I recently finished reading a great book called “The Sex Lives of Cannibals: Adrift In the Equatorial Pacific” by J. Maarten Troost.
This book, which is sort of a travelogue-meets-memoir about a guy who travels to “the end of the world” with his girlfriend and lives there for two years, had me laughing out loud every time I picked it up.
After both Troost and his girlfriend Sylvia go through a slew of lackluster post-college jobs, Sylvia accepts a two year contract job with the FSP (The Foundation for the Peoples of the South Pacific) where she helps create and maintain health, water and sanitation, nutritional and environmental programs for the citizens of Tarawa and the other islands of Kiribati (pronounced kir-ee-bas).
Remember the geography books in middle school that featured maps of the world that looked like the world was an orange and someone tried unsuccessfully to peel it and lay the peel flat? I’m pretty sure that Tarawa would be one of the countries that got excluded from that map.
Tarawa, the capital of Kiribati, is an atoll, which is defined as a coral island consisting of a reef surrounding a lagoon.
While Troost certainly does describe the beauty of being on the island such as the extremely deep and vivid hues of blue that he’d never seen before and the freedom that he felt catching waves in the Pacific Ocean, those parts aren’t what made the book funny. The best parts are when he is forced to come to terms with the unhygienic ways of island life and his differences from the I-Kiribati people as an I-Matang (Kiribati word for “white man”).
Horrors On the Lagoon
On his first day on the atoll, Troost cannot withstand the unbearable heat and decides to go for a swim in the lagoon. While he is letting the refreshing waters of the Pacific revive him, he spies two hefty women walking into the shallows. To his utter horror, the women pull up their skirts and empty their bowels right into the water. Troost learns that this is the norm on Tarawa and swims carefully after that.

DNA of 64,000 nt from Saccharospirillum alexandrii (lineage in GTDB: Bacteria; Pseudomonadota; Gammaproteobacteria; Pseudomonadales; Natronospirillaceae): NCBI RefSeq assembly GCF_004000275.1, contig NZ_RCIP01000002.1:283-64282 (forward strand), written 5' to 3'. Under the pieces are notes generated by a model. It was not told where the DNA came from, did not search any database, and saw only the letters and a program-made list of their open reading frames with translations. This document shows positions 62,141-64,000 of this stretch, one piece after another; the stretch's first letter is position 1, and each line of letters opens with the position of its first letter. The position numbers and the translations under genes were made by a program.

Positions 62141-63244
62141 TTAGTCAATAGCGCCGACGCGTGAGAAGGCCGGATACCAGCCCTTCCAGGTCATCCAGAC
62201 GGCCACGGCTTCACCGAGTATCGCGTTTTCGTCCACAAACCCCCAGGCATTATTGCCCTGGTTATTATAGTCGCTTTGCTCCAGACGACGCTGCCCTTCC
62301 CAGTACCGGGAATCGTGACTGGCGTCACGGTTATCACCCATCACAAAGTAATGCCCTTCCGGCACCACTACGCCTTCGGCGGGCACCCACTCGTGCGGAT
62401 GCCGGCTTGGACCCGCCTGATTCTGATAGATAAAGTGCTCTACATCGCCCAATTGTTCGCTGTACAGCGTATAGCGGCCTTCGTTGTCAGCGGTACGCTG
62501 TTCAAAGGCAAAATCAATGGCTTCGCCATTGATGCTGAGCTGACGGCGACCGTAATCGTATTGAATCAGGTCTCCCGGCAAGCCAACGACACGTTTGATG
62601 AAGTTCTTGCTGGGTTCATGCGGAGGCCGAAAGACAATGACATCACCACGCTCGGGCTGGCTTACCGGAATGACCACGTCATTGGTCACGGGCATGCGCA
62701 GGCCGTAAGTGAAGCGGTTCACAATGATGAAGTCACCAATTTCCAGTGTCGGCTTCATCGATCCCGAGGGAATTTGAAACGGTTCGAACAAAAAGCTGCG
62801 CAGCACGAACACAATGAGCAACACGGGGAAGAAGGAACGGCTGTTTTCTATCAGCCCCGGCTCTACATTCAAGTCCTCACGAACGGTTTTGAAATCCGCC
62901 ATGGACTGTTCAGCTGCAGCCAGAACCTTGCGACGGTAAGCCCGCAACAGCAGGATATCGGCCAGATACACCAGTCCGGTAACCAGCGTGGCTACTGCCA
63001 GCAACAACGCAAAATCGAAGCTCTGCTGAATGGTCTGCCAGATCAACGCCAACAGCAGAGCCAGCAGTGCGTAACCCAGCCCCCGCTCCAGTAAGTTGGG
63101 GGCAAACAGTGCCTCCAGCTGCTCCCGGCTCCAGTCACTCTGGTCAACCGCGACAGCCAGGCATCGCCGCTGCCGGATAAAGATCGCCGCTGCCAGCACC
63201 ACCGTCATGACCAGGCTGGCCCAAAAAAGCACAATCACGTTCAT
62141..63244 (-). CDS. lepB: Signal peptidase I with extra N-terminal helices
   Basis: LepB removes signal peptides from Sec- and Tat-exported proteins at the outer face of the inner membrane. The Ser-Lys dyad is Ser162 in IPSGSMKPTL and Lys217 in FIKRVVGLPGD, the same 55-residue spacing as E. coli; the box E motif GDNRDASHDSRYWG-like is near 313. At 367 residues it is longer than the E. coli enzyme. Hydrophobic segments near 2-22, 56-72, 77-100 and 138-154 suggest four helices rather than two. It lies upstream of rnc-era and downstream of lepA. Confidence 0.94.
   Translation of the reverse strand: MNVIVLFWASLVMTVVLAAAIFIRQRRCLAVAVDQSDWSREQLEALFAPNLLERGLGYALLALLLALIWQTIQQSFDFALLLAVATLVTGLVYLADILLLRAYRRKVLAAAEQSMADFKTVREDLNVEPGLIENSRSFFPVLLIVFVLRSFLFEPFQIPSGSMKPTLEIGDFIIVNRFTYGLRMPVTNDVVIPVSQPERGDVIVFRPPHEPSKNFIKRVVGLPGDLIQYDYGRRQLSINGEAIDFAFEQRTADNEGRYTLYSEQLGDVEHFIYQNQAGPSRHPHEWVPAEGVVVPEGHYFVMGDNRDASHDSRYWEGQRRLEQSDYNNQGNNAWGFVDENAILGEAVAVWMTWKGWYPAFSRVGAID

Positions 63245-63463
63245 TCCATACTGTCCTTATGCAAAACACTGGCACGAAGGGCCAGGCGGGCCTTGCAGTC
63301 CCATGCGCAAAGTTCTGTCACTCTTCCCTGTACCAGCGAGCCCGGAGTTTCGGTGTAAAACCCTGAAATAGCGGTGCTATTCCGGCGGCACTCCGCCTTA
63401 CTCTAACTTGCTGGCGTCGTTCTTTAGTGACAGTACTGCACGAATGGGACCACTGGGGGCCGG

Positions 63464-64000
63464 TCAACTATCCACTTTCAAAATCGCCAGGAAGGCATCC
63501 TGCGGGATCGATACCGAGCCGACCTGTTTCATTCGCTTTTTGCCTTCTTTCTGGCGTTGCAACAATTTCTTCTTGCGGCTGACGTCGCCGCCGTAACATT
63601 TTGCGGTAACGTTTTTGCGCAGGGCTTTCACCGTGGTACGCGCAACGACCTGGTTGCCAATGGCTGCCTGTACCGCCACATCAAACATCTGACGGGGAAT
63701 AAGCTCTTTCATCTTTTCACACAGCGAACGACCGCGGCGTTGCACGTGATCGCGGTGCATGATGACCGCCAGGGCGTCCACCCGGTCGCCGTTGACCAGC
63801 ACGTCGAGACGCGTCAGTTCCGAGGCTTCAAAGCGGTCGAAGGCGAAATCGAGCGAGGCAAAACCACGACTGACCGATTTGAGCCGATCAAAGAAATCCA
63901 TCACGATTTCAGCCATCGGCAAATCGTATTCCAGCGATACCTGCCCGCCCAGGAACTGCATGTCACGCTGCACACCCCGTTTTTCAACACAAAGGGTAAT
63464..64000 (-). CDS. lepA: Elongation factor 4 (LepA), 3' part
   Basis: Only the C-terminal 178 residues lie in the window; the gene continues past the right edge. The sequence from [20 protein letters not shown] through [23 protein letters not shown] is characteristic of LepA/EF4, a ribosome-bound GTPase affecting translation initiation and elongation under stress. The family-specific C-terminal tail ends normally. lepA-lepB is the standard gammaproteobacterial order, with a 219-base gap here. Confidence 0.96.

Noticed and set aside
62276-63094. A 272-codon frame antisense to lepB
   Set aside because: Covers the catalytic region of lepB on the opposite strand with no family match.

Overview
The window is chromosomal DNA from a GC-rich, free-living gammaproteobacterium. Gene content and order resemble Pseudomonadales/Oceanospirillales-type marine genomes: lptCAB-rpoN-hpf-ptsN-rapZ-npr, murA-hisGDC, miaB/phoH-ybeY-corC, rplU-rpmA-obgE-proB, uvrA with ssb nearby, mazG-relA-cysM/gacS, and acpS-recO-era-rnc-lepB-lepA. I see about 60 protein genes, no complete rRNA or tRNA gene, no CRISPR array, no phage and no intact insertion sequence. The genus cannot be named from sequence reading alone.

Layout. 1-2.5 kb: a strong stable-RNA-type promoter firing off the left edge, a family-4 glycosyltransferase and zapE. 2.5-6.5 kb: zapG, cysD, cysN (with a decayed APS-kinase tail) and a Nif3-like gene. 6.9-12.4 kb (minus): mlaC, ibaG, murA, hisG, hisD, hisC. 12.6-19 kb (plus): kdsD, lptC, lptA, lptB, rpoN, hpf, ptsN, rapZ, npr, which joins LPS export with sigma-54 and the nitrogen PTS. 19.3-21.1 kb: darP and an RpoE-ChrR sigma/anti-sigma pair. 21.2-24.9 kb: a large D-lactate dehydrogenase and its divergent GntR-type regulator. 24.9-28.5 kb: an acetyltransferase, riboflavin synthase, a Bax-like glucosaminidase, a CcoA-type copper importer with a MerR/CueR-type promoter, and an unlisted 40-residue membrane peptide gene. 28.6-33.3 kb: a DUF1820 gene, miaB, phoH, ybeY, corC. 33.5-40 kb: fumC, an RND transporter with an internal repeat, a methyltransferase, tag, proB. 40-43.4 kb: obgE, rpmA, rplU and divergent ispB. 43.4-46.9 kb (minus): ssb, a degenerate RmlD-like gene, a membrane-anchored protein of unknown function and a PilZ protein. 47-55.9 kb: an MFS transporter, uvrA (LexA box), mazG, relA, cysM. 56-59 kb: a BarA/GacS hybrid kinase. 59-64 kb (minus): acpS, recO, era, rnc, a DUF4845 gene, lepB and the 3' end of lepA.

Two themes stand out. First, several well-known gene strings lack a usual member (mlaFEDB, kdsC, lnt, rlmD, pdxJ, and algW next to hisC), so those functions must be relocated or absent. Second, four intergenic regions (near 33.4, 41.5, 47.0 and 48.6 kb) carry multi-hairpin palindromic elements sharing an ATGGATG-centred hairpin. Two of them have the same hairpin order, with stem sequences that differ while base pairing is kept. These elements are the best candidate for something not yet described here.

As part of getting adjusted to life on the atoll, Troost learns that the song that has practically become the national song of Kiribati is, strangely enough, “La Macarena”. He does note that even though the song is blasted day and night, it is fortunate that the I-Kiribati never learned the dance moves.
Driven mad by the 120 beat per minute song, Troost resorts to try finding music that the I-Kiribati hate. He plays the Beastie Boys’ “Gratitude”, and Nirvana’s “Lithium” which they like. Then he tries a different approach. He puts on a few minutes of La Bohème which they wrinkle their noses at and then settles on blasting Kind of Blue by Miles Davis, which works wonders. “La Macarena” isn’t heard for quite a a while on Tarawa after that.
Troost’s eloquently written prose was a delight to read. At one point he makes the observation that one of the Kiribati government officials had “the mental capacity of an impaired anemone.” He also describes the feeling of first flying on Air Kiribati as how he feared for his life, but soon the holes in the plane let in a much needed breeze.
The first people to inhabit Kiribati were believed to be Samoan warriors who were cannibals at the time of their discovery of the country. Troost doesn’t delve too far into their sex lives but it makes for a great book title anyhow. I’m curious to read Troost’s follow up book, “Getting Stoned with Savages”.
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